After a nasty fall, painful headaches set in. A CT scan revealed an aneurism lodged behind her eye in a very deep part of the brain, a dangerous and almost inoperable spot.
Brain aneurysms are abnormal bulging of arteries. When they rupture, stroke, brain damage or death can follow. They're often discovered when it's too late and one in 15 people could develop them in their lifetime.
"I was really scared because I didn't know what to expect," Mitchell said.
When neurologist Dr. Scott Standard saw Mitchell's scans, he decided to use the newly Food and Drug Administration-approved Pipeline Embolization Device to remove her aneurysm.
"It's a revolutionary advance in terms of actually being able to reconstruct the blood vessels within the brain," Standard said.
Surgeons have traditionally removed a small section of the skull to go underneath the brain and clip the aneurysm. But with the Pipeline stent, everything is done through an artery in the leg.
"It allows blood flow to occur through the inside of the stent but also into the very small blood vessels around the aneurysm," Standard said.
Once inserted, the stent expands against the walls of the artery and across the aneurysm, cutting off blood flow. The blood remaining in the blocked-off aneurysm forms a clot which reduces the chance for it to grow or rupture.
Standard said the aneurysm will completely heal around the stent and completely go away.
Today, Mitchell has put her scare behind her.
"I'm getting stronger every day, feeling better every day," she said.
For now, the Pipeline stent is only FDA approved for certain types of complicated aneurysms.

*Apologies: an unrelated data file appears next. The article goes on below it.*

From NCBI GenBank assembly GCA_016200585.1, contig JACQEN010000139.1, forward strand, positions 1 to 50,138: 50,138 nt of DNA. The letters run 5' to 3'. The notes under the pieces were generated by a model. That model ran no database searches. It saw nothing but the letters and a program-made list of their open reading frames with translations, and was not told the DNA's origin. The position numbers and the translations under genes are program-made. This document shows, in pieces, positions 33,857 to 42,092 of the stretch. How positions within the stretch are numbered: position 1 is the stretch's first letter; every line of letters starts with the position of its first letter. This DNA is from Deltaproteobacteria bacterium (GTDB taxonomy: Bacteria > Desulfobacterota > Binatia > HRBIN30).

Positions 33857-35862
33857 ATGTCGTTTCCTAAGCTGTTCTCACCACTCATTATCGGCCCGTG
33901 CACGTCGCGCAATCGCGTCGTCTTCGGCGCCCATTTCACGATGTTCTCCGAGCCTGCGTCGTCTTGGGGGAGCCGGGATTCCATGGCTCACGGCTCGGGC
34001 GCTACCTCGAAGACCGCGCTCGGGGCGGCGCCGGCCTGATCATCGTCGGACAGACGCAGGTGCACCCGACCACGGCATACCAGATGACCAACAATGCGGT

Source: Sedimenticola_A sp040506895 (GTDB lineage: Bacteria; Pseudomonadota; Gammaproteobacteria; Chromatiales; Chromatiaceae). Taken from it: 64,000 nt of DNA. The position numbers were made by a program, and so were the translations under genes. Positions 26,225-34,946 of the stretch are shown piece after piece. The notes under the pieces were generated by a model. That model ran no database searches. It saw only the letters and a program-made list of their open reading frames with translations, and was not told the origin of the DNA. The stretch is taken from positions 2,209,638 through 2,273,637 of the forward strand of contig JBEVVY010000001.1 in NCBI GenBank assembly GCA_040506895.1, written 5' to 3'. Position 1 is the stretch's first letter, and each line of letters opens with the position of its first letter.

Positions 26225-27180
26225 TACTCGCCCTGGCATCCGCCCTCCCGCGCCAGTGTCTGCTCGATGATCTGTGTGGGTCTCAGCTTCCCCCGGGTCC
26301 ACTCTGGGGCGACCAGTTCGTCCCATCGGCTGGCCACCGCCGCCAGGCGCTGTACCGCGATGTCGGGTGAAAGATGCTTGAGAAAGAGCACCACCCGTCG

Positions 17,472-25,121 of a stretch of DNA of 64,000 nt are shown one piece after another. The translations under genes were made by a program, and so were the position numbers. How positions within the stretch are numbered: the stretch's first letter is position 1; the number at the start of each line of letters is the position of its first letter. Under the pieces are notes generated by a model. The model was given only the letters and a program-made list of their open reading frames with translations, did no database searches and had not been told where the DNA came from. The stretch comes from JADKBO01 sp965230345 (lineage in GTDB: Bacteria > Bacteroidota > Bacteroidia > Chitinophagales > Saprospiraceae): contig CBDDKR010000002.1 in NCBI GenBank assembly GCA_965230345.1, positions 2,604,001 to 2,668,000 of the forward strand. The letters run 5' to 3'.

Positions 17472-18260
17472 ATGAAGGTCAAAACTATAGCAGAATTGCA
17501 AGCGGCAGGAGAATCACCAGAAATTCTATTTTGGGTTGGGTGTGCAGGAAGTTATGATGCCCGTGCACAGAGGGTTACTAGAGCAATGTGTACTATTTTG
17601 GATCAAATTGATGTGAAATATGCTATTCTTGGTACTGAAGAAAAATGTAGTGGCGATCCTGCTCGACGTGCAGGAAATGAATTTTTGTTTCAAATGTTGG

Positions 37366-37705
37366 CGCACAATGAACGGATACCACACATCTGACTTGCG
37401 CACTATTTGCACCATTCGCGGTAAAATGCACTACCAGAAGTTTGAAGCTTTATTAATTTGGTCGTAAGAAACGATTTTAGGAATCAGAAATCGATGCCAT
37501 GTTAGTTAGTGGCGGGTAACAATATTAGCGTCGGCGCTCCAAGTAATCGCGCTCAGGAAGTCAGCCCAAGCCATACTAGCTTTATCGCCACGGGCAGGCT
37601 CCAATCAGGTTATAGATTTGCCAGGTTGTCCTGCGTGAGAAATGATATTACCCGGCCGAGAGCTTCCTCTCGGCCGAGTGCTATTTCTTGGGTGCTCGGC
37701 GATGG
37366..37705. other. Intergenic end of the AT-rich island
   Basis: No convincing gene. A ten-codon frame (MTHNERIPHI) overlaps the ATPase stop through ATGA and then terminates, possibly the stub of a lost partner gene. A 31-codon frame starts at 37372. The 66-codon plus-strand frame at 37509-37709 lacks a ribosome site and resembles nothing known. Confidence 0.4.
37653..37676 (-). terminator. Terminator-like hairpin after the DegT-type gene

The stent also cuts recovery time from six months to only 10 days.
Background: A brain aneurysm is a bulge or ballooning in a blood vessel in the brain. It often looks like a berry hanging on a stem. It can leak or rupture, causing bleeding into the brain. Brain aneurysms develop as a result of thinning and degenerating artery walls. Aneurysms often form at forks or branches in arteries where the vessel is weaker. Aneurysms can appear anywhere in the brain, but are most common at the base.
A ruptured brain aneurysm most often occurs in the space between the brain and the thin tissues covering the brain. A ruptured aneurysm quickly becomes life-threatening and requires prompt medical treatment. In about 30 percent of cases, ruptured brain aneurysms are fatal. Most, however, don't rupture, create health problems or cause symptoms. Such aneurysms are often detected during tests for other conditions.
Symptoms: A sudden, severe headache is the key symptom of a ruptured aneurysm. Additional signs include: nausea and vomiting, stiff neck, blurred or double vision, sensitivity to light, seizure, drooping eyelid, loss of consciousness and confusion. In some cases, an aneurysm may leak a small amount of blood, causing a sudden, severe headache. A more severe rupture almost always follows leaking.
An unruptured brain aneurysm may produce no symptoms. However, a large unruptured aneurysm may press on brain tissues and nerves, possibly causing pain above and behind an eye, a dilated pupil, vision changes, numbness, weakness or paralysis in one side of the face or a drooping eyelid.
Pipeline stent: The Pipeline Embolization Device received FDA premarket approval in April 2011. Stents in general led to good outcomes. They prop up the vessel wall and when the vessel lining grows over the stent, it strengthens. Older stents, because of their mesh construction, have not been successful at redirecting blood flow; blood can flow through the mesh.
The Pipeline stent provides a mesh so tightly woven that it redirects blood flow past the aneurysm so that the aneurysm can clot off and heal. The international success rate with this flow-diverting stent has been high: 90 to 95 percent of the aneurysms treated never came back.
The stent is 75 percent cobalt chromium and 25 percent platinum tungsten. It comprises 48 densely braided strands. It is customizable in that multiple devices can be telescoped together, one inside the next, for longer constructs.